Frustrated Lewis pairs (FLPs) are a well-established class of complexes comprising a strong electron acceptor ( such as borane ) and a strong electron donor ( such as phosphine ) ( Fig. 1a) . Due to steric hindrance or mismatched orbital energies, FLPs retain their Lewis acidic and basic features and can act synergistically in a heterofission manner to break strong covalent bonds [ such as HH and C- oxygen (O) bonds ] . Therefore, these species have been used for small molecule activation in organic synthesis. It is worth noting that recent studies have shown that some typical FLPs can also form frustrated free radical pairs (FRPs) with one-electron reactivity through a single-electron transfer (SET) reaction ( Fig. 1b) . Although studies of FRPs to date have focused on elucidating their structure and formation mechanisms, Stephan , Melen , and OoiIt was found that radical pairs generated by established FLPs ( phosphine / borane or amine / borane ) can promote the homocleavage of organostannyl tin (Sn)–H bonds, the benzmethylation of alkenes and alkynes, and the α- alkylation of silyl-substituted amines, respectively. These pioneering studies have focused on the activation of relatively weak chemical bonds; however, an FRP capable of cleaving strong, non-activated aliphatic CH bondsStill elusive. More broadly, the development of novel FRPs for organic synthesis is largely uncharted territory and represents a unique opportunity to discover strategies to address challenging problems in synthesis, such as site selection. functionalized hydrocarbons. Here, the authors describe a FRP that consists of a transient hydrogen atom acceptor (HAA) and a persistent free radical trap generated by an oxidation – reductant pair ( Fig. 1c) . HAA is able to cleave strong aliphatic CH bonds, and persistent free radicals can quickly capture alkyl radicals subsequently formed on HAT . This reaction provides a versatile intermediate that can be further derivatized into synthetically useful products.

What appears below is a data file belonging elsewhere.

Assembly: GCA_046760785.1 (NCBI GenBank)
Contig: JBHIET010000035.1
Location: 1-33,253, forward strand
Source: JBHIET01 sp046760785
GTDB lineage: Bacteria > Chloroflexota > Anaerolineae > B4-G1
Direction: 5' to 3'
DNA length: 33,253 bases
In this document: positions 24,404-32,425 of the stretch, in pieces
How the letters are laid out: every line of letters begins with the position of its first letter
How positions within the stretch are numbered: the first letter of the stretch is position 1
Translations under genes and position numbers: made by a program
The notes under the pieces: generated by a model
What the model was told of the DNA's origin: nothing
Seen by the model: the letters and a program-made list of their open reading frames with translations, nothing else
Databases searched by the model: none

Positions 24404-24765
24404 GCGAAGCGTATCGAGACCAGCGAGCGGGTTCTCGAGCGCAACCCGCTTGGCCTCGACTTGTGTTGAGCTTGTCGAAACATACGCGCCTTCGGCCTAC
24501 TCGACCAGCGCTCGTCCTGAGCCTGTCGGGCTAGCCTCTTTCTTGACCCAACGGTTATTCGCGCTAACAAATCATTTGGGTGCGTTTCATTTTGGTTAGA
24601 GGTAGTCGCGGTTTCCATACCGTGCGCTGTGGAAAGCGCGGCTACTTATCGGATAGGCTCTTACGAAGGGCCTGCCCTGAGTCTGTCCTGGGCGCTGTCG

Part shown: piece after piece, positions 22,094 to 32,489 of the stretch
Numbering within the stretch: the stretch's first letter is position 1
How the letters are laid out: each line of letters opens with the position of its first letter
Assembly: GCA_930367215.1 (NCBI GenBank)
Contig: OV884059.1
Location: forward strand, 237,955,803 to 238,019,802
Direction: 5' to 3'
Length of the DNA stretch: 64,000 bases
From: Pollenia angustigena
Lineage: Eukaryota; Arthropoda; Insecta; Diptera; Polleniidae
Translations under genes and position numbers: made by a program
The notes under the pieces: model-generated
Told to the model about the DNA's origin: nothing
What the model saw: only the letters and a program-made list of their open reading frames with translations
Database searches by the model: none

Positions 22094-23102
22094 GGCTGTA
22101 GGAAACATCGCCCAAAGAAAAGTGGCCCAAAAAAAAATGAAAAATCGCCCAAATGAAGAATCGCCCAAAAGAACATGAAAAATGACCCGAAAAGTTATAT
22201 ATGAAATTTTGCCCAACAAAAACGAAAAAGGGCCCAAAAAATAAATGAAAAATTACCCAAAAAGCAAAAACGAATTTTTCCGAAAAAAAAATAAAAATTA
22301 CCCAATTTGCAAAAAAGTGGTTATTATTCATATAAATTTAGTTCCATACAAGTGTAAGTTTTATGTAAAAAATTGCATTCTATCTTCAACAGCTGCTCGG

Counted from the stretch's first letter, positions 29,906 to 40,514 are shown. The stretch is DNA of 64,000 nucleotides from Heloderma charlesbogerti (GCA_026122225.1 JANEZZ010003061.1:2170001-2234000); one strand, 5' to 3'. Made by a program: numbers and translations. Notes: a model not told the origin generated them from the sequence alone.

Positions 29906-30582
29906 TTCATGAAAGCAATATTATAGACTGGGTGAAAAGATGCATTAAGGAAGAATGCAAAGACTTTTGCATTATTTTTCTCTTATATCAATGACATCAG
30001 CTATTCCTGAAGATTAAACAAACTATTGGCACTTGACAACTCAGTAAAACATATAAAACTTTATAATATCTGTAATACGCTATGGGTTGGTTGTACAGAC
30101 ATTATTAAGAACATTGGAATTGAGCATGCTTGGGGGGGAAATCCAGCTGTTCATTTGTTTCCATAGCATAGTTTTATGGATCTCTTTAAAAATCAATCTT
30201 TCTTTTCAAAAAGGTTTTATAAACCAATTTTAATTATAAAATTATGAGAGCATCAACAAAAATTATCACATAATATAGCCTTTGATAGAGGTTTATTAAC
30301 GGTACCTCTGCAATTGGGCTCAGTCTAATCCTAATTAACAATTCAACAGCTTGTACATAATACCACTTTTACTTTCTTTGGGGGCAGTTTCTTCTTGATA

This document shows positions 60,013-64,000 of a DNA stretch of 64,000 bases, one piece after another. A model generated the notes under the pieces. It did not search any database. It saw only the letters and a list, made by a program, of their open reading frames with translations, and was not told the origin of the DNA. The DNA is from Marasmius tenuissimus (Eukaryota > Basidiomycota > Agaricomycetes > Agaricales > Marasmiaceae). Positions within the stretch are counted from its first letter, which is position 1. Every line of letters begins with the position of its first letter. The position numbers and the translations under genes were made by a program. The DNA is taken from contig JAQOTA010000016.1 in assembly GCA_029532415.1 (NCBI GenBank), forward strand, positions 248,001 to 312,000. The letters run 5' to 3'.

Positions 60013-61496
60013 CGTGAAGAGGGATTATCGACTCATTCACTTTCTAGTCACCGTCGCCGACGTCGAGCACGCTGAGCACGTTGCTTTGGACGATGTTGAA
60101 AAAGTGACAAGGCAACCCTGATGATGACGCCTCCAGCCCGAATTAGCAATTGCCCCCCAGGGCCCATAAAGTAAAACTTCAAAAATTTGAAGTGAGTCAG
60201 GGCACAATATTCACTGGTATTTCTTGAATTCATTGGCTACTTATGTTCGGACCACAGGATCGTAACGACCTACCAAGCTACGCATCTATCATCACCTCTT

In their quest for FRPs to achieve CH -bond activation chemistry , the authors identified the sterically burdened hexamethyldiazide anion (HMDS − ) and the N – oxoammonium ion 2,2,6,6- tetramethyl – 1 – oxo – piperazine (TEMPO + ) as promising precursors ( Fig . 1c) . In fact, HMDS – can be oxidized to generate nitrogen (N) -centered free radicals, due to its strong NH bond dissociation energy (BDE = 109 kcal·mol -1, while the BDE of cyclohexane = 98 kcal mol -1 ) , which is an effective HAA ; density functional theory (DFT) calculated the BDE and strong electrophilicity induced by the hyperconjugation of single-occupied molecular orbitals with low-lying σ*C-Si or Si(3d) orbitals. Notably, the disilylaminyl radical has not had any synthetic applications other than its initial discovery in the context of radical chain halogenation. Meanwhile, N – oxoammonium ions are widely recognized as mild oxidants and generate persistent aminooxyl radicals that react with alkyl radicals near the diffusion limit. The authors envision that SET from HMDS- to TEMPO + will generate FRP consisting of transient HMDS • and persistent TEMPO • . Transient radicals can induce homolysis of aliphatic CH bonds, while persistent TEMPO will react with early carbon-centered radicals to formally split CHkey. Another advantage of this reactivity is that the resulting product alkyl -TEMPO adducts have weak CO and NO bonds ( BDEs of cyclohexyl -TEMPO are 49 kcal mol −1 and 51 kcal mol −1 , respectively, according to DFT calculations ) , allowing subsequent synthetic diversification through radical or polar transformations.